Mathieu still thinks about the date of 28 September 2013. Far from the mud of cyclo-cross, in Florence (Italy), he won the Junior Road Race at the UCI World Road World Championships – a surprise victory. In his words: “my greatest”. The guy who needs only his legs for cyclo-cross mentions road cycling and its “tactics”; the science of the peloton. Like their father, who rode several Grand Tours in the 1980s, the Van der Poel sons alternate off-road in winter with road in summer. But since he moved up to the Under-23s, with forays into Elite, Mathieu has discovered the harshness of the top level. “For the moment we’ll keep going like this, using the road to prepare for the cyclo-cross”, explains Adrie. On the F1 circuit at Heusden-Zolder, Mathieu will go for the win, determined to repeat last season’s exploits.
After the final UCI World Cup stopover in Hoogerheide (January 25), the season ends in Tábor (Czech Republic) with the UCI World Championships (January 31 – February 2). The Under-23 race takes place on February 1, around a fortnight after Mathieu celebrates his 20th birthday. He has always liked the course, in the Youth categories and in the Juniors. “It’s fast, I really like it.” There he will find Van Aert, from whom he will attempt to steal the rainbow jersey.
David takes his turn on the massage table, while Mathieu – like a pro – slips away to his room. You don’t mess around with recovery; ambition is built on a daily basis.
The new Teams’ Operational Guide for UCI WorldTeams to be tested in 2015
In order to obtain a UCI WorldTour licence, and to retain it, the UCI WorldTeams must meet criteria covering sporting, ethical, financial and administrative matters. Within the framework of the reform of professional road cycling, they must satisfy one extra criterion, known as “organisational”, from 2017. The new Teams’ Operational Guide will be tested by several teams from 2015. This introduction falls within the framework of measures taken by the International Cycling Union (UCI) in order to combat factors which may lead to doping.
Optimising the organisational model of UCI WorldTeams
Accompanying the riders within the teams, all year long, is a key factor in reducing the risk of doping. To this end, the professionalization of the teams’ governance and organisation is of fundamental importance. Several teams are making considerable efforts in this regard; many of them have taken steps to reform their structures in order to provide a more professional environment which is better adapted to the wellbeing of their riders.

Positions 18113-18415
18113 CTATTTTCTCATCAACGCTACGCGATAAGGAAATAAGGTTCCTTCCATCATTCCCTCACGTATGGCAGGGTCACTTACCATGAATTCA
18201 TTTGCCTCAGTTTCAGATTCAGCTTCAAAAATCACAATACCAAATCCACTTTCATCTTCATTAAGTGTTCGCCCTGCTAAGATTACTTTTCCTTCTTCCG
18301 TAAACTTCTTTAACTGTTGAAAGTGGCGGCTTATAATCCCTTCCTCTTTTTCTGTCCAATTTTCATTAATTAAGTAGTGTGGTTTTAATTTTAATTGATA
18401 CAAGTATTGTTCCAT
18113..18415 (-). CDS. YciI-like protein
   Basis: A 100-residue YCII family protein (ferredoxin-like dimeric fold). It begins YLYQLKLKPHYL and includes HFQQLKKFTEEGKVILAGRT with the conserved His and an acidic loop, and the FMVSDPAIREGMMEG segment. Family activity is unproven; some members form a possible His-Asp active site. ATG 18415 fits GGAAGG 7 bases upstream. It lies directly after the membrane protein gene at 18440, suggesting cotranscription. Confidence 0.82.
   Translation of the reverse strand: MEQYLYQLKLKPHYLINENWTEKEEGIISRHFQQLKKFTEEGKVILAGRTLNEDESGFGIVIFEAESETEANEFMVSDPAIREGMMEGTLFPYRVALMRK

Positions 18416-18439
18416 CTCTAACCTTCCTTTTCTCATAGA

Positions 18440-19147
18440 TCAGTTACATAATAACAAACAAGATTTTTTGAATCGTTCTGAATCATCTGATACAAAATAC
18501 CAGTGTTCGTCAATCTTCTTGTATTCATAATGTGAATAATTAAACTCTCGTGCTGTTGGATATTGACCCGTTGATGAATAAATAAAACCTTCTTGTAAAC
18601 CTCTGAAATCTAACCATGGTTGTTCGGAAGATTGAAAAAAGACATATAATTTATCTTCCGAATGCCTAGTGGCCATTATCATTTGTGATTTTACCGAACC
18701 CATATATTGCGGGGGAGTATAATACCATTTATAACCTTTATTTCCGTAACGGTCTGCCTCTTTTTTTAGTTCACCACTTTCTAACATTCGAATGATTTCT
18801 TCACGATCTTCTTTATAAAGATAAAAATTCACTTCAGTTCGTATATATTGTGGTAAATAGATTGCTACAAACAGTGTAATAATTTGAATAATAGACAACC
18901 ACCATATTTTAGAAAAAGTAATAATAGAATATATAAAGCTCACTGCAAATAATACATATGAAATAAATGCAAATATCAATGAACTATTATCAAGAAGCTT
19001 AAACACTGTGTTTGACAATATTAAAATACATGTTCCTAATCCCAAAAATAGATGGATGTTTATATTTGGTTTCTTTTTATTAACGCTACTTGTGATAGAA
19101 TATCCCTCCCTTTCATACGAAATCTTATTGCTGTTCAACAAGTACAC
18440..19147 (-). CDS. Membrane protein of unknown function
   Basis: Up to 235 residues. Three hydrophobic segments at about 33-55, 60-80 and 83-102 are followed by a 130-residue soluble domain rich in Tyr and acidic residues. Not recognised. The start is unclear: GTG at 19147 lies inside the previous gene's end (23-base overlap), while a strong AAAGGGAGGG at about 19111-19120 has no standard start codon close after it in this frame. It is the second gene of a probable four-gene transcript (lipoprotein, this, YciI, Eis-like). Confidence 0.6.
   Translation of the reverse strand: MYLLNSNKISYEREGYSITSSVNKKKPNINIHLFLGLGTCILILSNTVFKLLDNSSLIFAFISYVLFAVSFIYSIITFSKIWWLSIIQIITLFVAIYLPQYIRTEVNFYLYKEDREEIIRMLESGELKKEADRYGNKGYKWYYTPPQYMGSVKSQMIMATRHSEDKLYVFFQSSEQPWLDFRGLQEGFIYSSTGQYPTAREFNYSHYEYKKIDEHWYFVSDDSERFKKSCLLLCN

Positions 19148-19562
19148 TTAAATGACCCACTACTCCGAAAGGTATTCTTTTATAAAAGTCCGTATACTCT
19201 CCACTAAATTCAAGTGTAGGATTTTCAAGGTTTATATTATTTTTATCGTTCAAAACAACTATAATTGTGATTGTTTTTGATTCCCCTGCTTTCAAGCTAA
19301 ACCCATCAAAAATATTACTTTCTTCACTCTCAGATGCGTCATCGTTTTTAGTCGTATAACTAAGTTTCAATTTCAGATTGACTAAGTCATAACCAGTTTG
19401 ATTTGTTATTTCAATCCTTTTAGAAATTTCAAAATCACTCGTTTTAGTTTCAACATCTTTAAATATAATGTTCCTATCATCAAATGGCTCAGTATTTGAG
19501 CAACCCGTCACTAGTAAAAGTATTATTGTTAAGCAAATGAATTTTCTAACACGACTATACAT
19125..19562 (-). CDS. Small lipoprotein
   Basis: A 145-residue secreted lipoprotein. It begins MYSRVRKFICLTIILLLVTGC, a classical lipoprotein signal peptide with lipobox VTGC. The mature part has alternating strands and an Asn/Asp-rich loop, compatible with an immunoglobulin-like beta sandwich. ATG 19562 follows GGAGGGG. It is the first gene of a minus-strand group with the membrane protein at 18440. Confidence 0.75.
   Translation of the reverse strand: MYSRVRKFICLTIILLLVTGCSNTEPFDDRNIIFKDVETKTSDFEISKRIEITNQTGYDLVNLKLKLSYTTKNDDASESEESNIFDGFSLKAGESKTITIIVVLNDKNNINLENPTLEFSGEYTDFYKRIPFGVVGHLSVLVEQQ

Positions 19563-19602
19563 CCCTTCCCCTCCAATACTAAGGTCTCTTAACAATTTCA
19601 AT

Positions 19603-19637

In order to support the teams in this objective, and to strengthen the on-going process, in 2013 the UCI commissioned the Institute of Sports Science at the University of Lausanne (ISSUL) to develop and trial a new Operational Guide, to which the teams will eventually have to adhere.
An Operational Guide developed in consultation with the teams
The Teams’ Operational Guide was developed in two phases between 2012 and 2014. The first phase consisted of a review of 10 teams (eight UCI WorldTeams and two UCI Professional Continental Teams) whose organisation was the object of an in-depth study. This review involved nearly 100 interviews.
The second phase was that of deliberation during meetings, presentations and workshops where the professional teams were informed and consulted.
In 2014, specific work was carried out with eight volunteer first division teams (AG2R La Mondiale, FDJ.fr, Team Cannondale-Garmin, IAM Cycling, Etixx-Quick Step, Orica GreenEdge, Team Giant-Alpecin and Trek Factory Racing).
Ten rules relating to rider support
The new Teams’ Operational Guide includes ten rules covering the following areas:
• The preparation of riders (planning of the training, competition and recovery phases)
• Their support (the need to have a sufficient number of staff within the team, with respect to the number of riders)